Club member Jean Abbott was shopping one day at Ala Moana when a young clerk stopped her. “‘Hi, auntie,’ she said. ‘You used to teach classes at WCCC, and I just want to tell you how much that meant to me.’” Abbot was used to seeing the girl in a blue prison uniform and wasn’t sure how to respond. “I didn’t know what her co-workers knew about her past,” says Abbott, “so I just gave her a big hug and told her how happy I was that she had stopped me.” There is something healing about working in the dirt, Abbott says, something that teaches lessons for life.
Funded by a $25,000 grant from the GCA, Honolulu club members offer classes for inmates at the Women’s Community Correctional Center in Windward O‘ahu, where the inmates tend a lei garden, manage a greenhouse, cultivate taro and grow breadfruit. Abbott, who’s been volunteering since 2006, has seen the therapeutic effects of gardening on some of the women, like the one who said that gardening helped her to remember the smell of the mountains. Another woman felt that the patience and tenderness she learned from nurturing plants would make her a better mother.
The prison program works not just through “hort” but with flowers as well, though Abbott admits she was initially skeptical about bringing in an ikebana (Japanese flower-arranging) instructor. Abbott listened as the soft-spoken teacher explained stem treatments and angles of placement step by step. “I’m just thinking, ‘This is not going to fly,’” says Abbott. “I was sure we were going to lose the girls in five minutes.” But they were on the edges of their seats, carefully following the instructions. “I was shocked,” she says.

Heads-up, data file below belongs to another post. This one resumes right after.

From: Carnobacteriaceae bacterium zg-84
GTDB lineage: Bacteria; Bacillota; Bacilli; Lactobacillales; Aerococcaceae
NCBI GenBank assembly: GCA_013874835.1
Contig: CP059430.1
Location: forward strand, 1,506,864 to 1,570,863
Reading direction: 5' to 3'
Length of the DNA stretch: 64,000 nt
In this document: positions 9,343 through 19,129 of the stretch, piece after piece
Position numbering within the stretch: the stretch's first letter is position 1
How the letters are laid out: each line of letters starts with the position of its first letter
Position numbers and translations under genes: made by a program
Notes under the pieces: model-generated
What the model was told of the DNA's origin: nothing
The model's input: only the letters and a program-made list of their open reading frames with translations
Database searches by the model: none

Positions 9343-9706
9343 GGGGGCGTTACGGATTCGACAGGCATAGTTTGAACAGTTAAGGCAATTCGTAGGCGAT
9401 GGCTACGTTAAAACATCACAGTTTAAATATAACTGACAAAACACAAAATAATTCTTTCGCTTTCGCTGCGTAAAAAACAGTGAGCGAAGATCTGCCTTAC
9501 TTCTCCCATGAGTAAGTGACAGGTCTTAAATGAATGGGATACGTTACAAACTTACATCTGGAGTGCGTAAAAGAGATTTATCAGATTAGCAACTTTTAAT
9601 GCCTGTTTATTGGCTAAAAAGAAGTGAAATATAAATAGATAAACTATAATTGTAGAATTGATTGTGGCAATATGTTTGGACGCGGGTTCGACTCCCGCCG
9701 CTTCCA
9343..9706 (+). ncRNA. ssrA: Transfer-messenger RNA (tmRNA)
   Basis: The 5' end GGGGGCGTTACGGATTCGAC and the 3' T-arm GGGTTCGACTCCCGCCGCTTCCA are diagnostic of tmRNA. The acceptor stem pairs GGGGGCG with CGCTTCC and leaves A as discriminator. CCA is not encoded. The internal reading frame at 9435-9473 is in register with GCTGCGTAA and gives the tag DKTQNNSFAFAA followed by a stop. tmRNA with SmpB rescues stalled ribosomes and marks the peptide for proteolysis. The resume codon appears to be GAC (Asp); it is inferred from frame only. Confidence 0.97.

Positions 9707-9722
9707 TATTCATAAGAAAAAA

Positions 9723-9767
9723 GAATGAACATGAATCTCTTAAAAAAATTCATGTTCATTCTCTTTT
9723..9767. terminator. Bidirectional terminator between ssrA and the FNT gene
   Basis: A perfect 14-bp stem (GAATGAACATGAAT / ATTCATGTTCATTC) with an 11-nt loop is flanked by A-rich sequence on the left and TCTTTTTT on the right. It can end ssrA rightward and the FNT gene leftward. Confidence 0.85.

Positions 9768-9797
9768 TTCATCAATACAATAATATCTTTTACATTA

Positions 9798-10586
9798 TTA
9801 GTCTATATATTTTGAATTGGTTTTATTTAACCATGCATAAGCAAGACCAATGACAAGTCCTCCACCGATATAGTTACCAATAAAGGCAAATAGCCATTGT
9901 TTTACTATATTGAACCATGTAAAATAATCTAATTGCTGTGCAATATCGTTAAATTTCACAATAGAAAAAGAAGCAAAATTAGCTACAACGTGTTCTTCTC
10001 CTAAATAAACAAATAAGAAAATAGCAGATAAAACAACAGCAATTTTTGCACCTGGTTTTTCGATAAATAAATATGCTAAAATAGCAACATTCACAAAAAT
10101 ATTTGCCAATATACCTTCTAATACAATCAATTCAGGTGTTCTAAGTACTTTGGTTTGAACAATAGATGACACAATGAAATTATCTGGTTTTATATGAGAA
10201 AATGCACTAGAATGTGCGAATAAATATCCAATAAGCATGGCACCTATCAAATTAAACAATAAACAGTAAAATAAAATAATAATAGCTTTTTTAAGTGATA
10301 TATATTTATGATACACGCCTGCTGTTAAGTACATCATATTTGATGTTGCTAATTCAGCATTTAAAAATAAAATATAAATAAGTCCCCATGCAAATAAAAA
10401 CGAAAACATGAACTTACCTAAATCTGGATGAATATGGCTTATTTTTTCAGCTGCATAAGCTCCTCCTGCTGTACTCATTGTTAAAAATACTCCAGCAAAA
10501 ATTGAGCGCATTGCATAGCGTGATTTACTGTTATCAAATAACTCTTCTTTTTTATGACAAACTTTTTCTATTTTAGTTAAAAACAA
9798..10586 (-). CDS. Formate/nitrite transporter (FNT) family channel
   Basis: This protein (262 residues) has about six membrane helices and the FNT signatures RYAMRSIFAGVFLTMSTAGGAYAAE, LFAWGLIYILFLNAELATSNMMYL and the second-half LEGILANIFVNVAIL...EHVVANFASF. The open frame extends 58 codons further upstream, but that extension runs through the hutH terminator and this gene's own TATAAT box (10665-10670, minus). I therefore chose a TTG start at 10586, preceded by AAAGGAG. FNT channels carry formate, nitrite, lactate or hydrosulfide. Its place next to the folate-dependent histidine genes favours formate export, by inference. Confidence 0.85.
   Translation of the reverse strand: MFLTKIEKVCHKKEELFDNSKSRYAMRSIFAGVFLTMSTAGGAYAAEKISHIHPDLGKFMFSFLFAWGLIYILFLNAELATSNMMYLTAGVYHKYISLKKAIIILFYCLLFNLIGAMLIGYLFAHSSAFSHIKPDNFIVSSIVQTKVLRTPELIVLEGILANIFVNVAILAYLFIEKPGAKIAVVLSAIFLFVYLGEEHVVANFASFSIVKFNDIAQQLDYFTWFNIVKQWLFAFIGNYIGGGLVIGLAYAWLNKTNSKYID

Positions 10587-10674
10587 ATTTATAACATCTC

The women requested permission to use their arrangements for their Thanksgiving dinner, and the new warden, having just transferred from the men’s correctional facility in Halawa, was puzzled by the request. “Years later,” Abbott says, “he told me that there he was, sitting in his office on his second day wondering where in the world were they going to get flower arrangements. When told that they already had them, he realized that dealing with women was going to be different from men.” The inmates, it seems, were not the only ones learning from flowers.
The Garden Club of Honolulu’s Major Flower Show will be held May 11 to 13, 2012, at the Honolulu Academy of Arts. Visit www.gchonolulu.org/flowershow.htm for more information.